On Friday 09 January 2004 19:22, Michael K. Johnson wrote:
On Fri, Jan 09, 2004 at 02:42:38PM -0500, Gene C. wrote:
> I am hopeful that the Red Hat folks will speak on the Fedora Extras
> subject soon (their lack of comment is very noticeable). Some of this
Well, I have two reasons for not commenting:
o We don't have the CVS server up yet, and I believe that action
should come before talk here.
o I'm doing a lot of listening. Overall it is important to me that
it not be so hard or confusing to do that people don't do it. I
think that the rules can be simple and exceptions worked out on
an individual basis; that's what we've done internally. We need
rules, with rationale, better codified -- which is one thing we
liked about fedora.us in the first place -- but I think that we
need to make sure that people aren't put off too much by the
rules we have, and I think that I've got more listening to do
before I speak.
Great! This sounds reasonable.
I am a bit disturbed by some of this discussion and the egos that are
expressed ... it seems like there is a lot of not-invented-here stuff. Right
now I believe that ESR (and the 40 packages he maintains) has been definitely
alienated by this discussion.
I really like Alex's bleeding/testing/good/stable classification of packages.
It should be easy to get packages into the bleeding or testing categories but
to get into either good or stable should require lots more QA. By QA I mean
TESTING by lots of people ... not code reviews by a couple of "experts". My
experience is that very subtle bugs (or intentional compromises) can fool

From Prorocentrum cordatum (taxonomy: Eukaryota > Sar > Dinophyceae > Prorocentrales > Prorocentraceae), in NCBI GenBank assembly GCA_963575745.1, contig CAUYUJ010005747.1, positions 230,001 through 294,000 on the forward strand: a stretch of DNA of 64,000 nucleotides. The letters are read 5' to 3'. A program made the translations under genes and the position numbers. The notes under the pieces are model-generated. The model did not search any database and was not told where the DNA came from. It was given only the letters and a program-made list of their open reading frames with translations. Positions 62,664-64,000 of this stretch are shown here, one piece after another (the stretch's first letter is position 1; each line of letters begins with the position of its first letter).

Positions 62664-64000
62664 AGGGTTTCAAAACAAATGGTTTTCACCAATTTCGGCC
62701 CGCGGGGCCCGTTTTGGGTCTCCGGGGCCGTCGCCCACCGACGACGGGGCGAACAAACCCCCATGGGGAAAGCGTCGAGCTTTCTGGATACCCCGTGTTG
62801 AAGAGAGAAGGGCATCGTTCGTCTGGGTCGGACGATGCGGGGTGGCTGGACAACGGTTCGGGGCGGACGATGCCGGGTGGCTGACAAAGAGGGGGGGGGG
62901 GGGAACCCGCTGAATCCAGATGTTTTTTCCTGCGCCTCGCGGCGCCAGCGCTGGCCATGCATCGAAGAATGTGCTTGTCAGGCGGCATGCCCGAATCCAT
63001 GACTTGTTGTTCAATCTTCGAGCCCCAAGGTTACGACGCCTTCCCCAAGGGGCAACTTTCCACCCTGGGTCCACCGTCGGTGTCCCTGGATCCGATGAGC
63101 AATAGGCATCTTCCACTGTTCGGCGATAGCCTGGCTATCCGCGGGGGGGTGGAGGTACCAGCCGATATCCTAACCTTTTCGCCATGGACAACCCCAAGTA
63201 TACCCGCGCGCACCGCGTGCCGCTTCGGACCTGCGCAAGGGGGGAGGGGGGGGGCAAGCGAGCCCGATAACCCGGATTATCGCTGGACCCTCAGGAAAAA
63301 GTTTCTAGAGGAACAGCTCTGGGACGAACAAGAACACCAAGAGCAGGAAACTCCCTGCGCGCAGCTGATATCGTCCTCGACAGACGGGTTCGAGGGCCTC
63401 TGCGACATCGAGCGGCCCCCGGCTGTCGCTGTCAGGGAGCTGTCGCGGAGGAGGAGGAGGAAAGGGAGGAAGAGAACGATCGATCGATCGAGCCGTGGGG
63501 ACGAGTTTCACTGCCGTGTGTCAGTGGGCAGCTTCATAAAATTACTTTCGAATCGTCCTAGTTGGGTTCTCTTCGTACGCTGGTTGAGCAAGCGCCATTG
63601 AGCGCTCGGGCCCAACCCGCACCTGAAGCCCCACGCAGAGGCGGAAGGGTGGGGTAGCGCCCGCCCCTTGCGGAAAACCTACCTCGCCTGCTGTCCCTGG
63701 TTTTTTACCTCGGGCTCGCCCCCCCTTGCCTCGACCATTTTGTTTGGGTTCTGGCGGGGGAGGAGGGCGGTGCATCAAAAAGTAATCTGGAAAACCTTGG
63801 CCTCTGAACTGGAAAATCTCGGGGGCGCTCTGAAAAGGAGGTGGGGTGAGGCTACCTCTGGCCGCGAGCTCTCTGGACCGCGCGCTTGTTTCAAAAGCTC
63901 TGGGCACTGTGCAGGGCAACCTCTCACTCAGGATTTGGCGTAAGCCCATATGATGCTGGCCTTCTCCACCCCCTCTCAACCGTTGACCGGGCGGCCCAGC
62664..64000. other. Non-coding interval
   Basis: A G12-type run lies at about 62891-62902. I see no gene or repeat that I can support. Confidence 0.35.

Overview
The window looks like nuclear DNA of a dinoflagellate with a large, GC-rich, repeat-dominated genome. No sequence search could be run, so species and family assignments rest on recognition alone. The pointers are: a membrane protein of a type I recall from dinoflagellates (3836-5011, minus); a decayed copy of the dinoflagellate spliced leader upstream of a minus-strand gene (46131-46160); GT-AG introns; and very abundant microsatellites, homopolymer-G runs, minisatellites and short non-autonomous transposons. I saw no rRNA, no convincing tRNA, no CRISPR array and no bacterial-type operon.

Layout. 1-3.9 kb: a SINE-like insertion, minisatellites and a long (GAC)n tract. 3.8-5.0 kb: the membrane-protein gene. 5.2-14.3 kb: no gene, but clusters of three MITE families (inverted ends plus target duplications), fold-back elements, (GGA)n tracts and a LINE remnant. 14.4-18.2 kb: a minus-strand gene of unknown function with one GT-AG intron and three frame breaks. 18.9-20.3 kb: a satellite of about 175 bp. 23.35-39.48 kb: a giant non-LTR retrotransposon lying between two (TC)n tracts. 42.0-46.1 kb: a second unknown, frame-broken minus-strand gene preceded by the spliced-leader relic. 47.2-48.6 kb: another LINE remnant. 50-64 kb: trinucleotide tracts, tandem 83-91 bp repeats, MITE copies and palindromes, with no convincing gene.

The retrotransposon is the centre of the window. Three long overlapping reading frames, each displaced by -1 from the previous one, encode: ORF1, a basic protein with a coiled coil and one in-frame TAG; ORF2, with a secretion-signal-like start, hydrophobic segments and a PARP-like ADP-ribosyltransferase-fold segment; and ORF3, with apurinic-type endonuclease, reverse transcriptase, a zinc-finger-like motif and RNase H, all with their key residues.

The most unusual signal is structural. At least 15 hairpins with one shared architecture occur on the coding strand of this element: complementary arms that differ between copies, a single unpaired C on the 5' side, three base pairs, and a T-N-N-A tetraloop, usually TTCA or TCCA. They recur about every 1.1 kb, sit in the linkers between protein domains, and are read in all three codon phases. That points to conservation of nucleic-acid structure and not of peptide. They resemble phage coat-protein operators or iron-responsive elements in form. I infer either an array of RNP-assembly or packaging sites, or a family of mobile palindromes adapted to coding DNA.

even experts who have access to source code but lots of testing (running the
software) by lots of people can reveal that the software does have problems
(even if they cannot point to specific causes). Your do not get lots of
testing if the package is not "available".
I am also seeing QA requirements well beyond what Red Hat does internally
(from my perspective) and what I believe is reasonable. While I believe that
some QA rules are needed, lets make them realistic ... lots of rules about
package format are reasonable but the quality of the code in the package will
only be discovered through testing (actually running the software).
As I see it, a lot of the Extras (fedora.us) packages are more like the gftp
package rather than the kernel, gcc, or glibc which need lots of testing
before becoming stable. For gftp, Red Hat has taken the software package
from upstream and then packaged it for Red Hat / Fedora Core making sure that
it puts stuff into the correct directories, etc. However, the Red Hat folks
do not make sure that the software is working as it should ... that is an
upstream responsibility. The 2.0.14 version of gftp which is part of FC-1
has problems with http. I worked with the upstream maintainer/developer to
fix these problems and most of the fixes are in 2.0.16 (with the remainder in
CVS). While there is no gftp update for FC1, 2.0.16 is available in rawhide
(development) for those with the need.
IMHO, the objective for Extras should be for a set of packages which do not
conflict with anything in Core (or other Extras packages) and which have a
classification which reflects actual user experience with that software. The
Extras process should honor and promote this objective.